Mary Lou Blakeney: Beyond Feb. 11
The image of a young black woman in a black dress sipping a martini is most likely not the image most people see when they think of Mary Lou Blakeney.
Most will think of her clad in purple, her favorite color, walking with her cane and a friend that more than likely drove her to her destination.
But before her days as a community civic staple, before she was a city councilwoman, she was a kid growing up in the segregated South and a teenager fighting for a cause.
Blakeney was born in Lumberton and lived there until she was 11. She moved to High Point with her mother, father, two brothers and two sisters and enrolled at AJ Griffin Elementary and later William Penn High School where she would become one of 26 students to make history as the first high schoolers to stage a sit in.
“I was 15, 13 days from being 16,” Blakeney said. “We had made up our minds that we were going to do this about two days after the A&T students did their sit-in. We put out a call for students and had discussions and did role playing. We had about eight days of planning.”
A lot of planning, Blakeney said, took place in the living room of Mariam Fountain, mother of Lynn and Brenda Fountain who were the first two black students to go to High Point (Central) High School. The other part took place at the church where Rev. B. Elton Cox, an original Freedom Rider, preached.
“A lot of people think that Rev. Cox put us up to (the sit-in) but we had the plan and we begged and pleaded for him to help us because he knew how people were going to react,” she said. There’s a certain amount of fear, knowing what could happen but we were also excited. Through all the excitement we knew we had to be serious.”
On Feb. 11, 54 years ago today, 26 students walked from William Penn High School (now Penn-Griffin) to Woolworth’s (where High Point Plaza Hotel is) to stage that historic sit-in.
“I saw (High Point) as one thing, experienced it as something else and without realizing it, helped transform it into another thing altogether.”
Life after Feb. 11
Blakeney does not define herself and her life by being a part of the sit-in. She graduated William Penn and went to Grady Memorial Hospital in Atlanta to become a registered nurse.
“High Point is my home but Atlanta has my heart,” she said. “It was where I had a lot of exposure to a lot of different things. My girlfriend’s dad worked at Paschal’s Restaurant, which was one of the only black-owned restaurants. And then he opened a jazz club and everybody in the jazz scene came through there and I met all of them.”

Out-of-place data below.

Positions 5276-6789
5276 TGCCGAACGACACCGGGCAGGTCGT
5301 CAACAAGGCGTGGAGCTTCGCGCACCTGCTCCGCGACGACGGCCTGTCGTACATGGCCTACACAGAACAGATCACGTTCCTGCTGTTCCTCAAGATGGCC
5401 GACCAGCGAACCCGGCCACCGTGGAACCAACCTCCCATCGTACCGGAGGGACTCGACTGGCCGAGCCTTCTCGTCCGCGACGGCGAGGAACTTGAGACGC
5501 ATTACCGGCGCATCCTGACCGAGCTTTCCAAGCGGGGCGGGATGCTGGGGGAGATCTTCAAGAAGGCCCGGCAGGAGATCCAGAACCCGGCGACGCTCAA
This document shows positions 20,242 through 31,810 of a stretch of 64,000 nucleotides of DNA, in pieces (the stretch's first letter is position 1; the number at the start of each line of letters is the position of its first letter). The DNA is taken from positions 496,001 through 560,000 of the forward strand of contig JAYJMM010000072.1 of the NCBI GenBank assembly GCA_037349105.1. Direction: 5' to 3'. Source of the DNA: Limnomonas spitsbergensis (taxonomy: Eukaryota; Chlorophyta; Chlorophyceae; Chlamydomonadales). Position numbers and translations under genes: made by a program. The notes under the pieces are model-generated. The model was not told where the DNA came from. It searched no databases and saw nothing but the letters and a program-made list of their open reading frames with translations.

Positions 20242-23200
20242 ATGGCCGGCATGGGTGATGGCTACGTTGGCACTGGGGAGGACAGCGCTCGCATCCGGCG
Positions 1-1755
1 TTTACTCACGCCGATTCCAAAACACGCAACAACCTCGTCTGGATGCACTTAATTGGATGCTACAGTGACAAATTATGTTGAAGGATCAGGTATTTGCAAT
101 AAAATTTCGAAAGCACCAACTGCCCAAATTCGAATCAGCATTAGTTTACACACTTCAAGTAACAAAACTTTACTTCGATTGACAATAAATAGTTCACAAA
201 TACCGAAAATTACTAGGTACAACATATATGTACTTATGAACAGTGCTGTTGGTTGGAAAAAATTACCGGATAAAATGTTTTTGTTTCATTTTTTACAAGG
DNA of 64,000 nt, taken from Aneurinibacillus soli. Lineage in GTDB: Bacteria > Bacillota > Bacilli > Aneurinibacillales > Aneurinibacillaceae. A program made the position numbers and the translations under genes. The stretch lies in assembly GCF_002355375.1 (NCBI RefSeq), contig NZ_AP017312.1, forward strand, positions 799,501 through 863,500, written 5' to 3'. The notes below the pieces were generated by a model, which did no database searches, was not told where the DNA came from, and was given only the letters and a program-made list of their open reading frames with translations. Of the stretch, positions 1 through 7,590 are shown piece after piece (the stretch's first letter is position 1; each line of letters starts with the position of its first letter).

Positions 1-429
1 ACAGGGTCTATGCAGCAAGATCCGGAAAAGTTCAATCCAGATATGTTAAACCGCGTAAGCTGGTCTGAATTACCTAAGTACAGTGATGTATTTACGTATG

Blakeney, who was transformed from known for her little black dresses and signature martini, met Gladys Knight on her 21st birthday and could party all night and still be ready for work the next day.
“I worked second shift so I got off work at 11:30 p.m.,” she said. “If I was going out, I’d bring my clothes with me, shower at work and I could get in at 3 or 4 a.m. and still get sleep because I didn’t have to be to work until 2:30 p.m. It was the life.”
After Atlanta, Blakeney moved to Santa Barbara, Calif., where she continued to work as a nurse. She traveled the country and abroad, appeared in a movie with Tom Jones, appeared on “Let’s Make a Deal” and “Wheel of Fortune” and got married and had two sons, Rob, 39 and Brad, 37.
She worked as a nurse for 34 years and came home to High Point once a year. On her last visit home in 1996, the year after she retired from nursing, she came home for a Pointers Reunion and her mother had to have shoulder surgery on both shoulders.
“I knew I wasn’t going to fly back and forth from California, my family was set so I stayed here,” Blakeney said.
When she came back to High Point, she got involved with senior citizens and helped at Morehead Center.
“The community at large was not paying attention to seniors,” she said. “I was a retired nurse and I could help them focus on their health and nutrition and little things that can make their lives better.”
Seniors also were the reason Blakeney decided to run for City Council in 2008.
“I thought seniors needs needed more attention that they weren’t getting, and still aren’t, so I ran for council,” she said.
In April 2006, Blakeney’s early life as a dancer, majorette and nurse put her in the passenger seat when she started having problems with her hip and continues to ride shotgun to all her board meetings, events and other obligations.
“I have a lot of good friends,” she said. “Sometimes it’s convenient to ride with friends when we’re going to the same place. We’ve gotten to the point where people call me and ask if I need a ride. I intend to drive again, just when I decide I want to.”
Blakeney sits on more than 10 boards and committees, including High Point Convention and Visitors Bureau, Macedonia Family Resource Center and the Commission on Aging. She will celebrate her 70th birthday on Feb. 24.
If I went tomorrow, I have lived,” she said.
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